Work picked up for us a bit in November, which had us driving all around southern California. We had two shoots back to back that were in Johnson Valley and Big Bear, with one of those shoots also taking us south of the Salton Sea, so we were driving back and forth through LA, and ended up filming in a total blizzard in Big Bear, which ended up being really neat for the lighting product we were sh...
Well we picked a fantastic time to head to Bend, Oregon, right in the middle of the July PNW heat wave. Record temps of up to 115 were forecasted in Portland, Seattle and Vancouver. Bend was only supposed to get to 108.
As we left California, we drove all the way to Klamath Falls because we needed better internet, and the small town of Mt. Shasta wasn’t going to cut it. We’d previously had a fun week hiking in Northern California, so now we needed to get some work done. We alternated between the Walmart and the Planet Fitness parking lots for getting some work done, works outs, showers, and where to park overnight. But then the heat wave came. The only real way to survive this heat: making friends with someone in Bend, and make even better friends with their air conditioning. Luckily, Blake knew a guy in Bend that had previously offered for us to stay with them anytime we were in the area. Score! People are always reaching out and offering us places to stay, and normally we don’t want to impose or the timing doesn’t work out, but this was the perfect time to take someone up on their gracious offer. Blake knew Tim from one of the Baja 1000 race teams he’d filmed in 2017. Although they’d only met once and kept up on social media, Tim and his wife Shawn offered for us to stay in their guest room to get out of the heat, work at their kitchen table, and even brought us around downtown Bend to show us all their favorite restaurants. They even had the perfect space for us to park out front with the trailer. We stayed with them for four days since the insane heat wasn’t dying down. We got to meet their family, continuously pet their dog, and tried several fun restaurants.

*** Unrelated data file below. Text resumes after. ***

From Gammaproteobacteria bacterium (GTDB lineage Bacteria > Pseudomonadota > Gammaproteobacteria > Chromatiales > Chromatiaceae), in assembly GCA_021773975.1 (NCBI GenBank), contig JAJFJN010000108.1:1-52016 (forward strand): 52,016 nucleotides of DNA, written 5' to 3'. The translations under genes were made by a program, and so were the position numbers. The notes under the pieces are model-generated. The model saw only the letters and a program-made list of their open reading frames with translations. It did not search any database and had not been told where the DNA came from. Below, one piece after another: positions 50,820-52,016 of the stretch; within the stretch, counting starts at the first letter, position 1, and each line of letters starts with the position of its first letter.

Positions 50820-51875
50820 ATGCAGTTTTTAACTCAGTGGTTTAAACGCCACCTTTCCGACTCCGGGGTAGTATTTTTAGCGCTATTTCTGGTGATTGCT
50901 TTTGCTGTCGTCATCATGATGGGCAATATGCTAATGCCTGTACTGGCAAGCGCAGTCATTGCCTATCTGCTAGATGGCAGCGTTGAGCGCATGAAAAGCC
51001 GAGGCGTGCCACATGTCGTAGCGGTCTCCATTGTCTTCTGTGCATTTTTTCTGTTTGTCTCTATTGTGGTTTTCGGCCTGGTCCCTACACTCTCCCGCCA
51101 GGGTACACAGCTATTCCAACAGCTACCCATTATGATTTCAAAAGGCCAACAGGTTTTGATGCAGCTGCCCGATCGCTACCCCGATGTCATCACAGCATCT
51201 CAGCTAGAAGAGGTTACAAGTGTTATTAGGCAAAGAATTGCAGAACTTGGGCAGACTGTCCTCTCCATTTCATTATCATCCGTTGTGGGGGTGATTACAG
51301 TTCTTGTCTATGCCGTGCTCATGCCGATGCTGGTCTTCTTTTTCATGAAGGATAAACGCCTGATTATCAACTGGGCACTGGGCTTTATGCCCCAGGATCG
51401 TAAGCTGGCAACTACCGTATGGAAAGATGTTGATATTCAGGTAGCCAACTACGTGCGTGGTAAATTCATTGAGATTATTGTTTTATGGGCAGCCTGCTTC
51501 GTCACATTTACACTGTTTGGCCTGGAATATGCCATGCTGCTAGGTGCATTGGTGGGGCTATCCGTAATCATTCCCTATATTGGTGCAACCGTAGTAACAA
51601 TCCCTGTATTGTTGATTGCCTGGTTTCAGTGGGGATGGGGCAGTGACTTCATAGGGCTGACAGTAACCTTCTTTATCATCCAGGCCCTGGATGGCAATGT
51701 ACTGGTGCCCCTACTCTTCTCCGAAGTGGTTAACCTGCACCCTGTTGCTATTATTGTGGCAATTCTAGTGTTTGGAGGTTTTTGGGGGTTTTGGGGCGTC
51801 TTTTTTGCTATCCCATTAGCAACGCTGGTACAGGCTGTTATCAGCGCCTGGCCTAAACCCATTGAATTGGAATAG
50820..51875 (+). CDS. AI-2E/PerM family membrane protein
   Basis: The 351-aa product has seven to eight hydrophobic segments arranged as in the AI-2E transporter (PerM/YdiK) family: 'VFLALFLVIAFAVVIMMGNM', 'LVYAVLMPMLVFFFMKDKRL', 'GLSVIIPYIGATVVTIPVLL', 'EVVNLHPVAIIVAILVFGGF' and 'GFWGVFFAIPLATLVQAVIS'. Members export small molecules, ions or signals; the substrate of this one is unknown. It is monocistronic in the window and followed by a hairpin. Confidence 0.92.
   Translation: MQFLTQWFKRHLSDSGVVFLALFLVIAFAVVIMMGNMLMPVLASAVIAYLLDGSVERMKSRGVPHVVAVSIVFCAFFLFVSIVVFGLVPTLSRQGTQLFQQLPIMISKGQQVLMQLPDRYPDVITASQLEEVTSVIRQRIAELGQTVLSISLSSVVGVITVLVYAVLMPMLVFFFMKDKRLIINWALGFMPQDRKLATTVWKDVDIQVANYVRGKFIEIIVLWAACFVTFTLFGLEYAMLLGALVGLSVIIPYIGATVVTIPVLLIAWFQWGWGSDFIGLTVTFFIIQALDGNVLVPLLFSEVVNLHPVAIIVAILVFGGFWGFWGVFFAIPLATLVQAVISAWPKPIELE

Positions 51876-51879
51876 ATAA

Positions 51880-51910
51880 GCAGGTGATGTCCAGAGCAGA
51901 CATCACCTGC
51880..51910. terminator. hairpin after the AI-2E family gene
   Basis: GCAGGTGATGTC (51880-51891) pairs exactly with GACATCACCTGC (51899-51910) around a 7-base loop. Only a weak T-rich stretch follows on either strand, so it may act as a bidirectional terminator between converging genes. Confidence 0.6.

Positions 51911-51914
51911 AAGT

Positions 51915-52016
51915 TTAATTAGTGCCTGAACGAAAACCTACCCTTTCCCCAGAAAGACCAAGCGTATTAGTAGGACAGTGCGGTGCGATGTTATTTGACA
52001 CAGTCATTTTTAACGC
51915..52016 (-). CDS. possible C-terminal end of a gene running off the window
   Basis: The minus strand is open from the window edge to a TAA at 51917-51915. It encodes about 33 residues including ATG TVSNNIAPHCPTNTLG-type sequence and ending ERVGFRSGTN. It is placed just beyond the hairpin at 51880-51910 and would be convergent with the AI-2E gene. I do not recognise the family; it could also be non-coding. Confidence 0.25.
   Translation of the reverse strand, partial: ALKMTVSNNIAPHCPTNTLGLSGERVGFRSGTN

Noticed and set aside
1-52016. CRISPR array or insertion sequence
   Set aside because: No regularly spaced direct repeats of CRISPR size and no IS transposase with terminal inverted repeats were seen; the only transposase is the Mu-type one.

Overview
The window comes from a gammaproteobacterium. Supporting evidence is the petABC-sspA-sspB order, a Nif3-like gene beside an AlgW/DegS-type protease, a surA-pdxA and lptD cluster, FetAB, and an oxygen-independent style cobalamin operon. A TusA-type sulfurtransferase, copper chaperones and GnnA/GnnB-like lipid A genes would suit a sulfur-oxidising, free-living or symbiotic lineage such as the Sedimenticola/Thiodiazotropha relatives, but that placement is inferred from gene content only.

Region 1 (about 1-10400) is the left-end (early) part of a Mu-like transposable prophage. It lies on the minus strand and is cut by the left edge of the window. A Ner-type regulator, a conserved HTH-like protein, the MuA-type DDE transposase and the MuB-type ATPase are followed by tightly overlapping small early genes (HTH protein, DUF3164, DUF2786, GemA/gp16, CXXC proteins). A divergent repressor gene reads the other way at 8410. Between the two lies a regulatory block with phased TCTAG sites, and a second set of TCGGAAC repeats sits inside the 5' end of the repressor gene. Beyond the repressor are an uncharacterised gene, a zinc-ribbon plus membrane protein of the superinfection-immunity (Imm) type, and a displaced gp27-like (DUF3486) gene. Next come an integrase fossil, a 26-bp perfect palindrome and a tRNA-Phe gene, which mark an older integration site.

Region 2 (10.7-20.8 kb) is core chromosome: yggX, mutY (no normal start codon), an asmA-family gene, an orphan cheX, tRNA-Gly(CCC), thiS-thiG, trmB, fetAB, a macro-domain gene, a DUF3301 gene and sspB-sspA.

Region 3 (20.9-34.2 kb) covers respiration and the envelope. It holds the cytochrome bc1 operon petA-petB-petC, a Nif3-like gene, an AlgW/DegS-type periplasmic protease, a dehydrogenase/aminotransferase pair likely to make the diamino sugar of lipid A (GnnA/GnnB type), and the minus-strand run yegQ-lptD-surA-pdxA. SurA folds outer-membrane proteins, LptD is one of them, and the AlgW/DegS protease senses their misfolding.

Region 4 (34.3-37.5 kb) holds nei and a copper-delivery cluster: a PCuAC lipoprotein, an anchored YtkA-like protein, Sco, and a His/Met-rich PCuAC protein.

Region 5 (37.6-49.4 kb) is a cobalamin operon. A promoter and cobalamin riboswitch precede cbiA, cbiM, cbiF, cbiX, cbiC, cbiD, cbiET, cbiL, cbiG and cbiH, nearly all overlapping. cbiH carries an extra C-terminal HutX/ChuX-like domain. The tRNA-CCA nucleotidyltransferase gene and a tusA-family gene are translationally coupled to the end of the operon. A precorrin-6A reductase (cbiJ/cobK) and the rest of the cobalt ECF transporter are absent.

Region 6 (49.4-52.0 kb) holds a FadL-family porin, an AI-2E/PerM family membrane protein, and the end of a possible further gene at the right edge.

Bend is a total foodie town, so many breweries, tap houses, food trucks, etc. Here’s where we tried:
Brother John’s Public House– they have a rotating specials menu that our friends raved about and a good variety of food, local drinks, and everything made in house.
Monkless Belgian Ales– a fun brewpub with river views. We had the Moscow Mule with their house made hibiscus ginger ale. Highly recommend!
River Pig Saloon – Wings and cilantro buffalo drumksticks that our friends loved.
McMenamins – This is the old historic St. Francis Catholic School turned into a brewpub. The main building of the school was turned into the restuarant, and other areas are now a hotel with spa and pool. You can even go to a speakeasy in an old broom closet. This was fun to check out, but we weren’t super impressed with the food, but this was our own fault because we’d already had appetizers and drinks and two other places!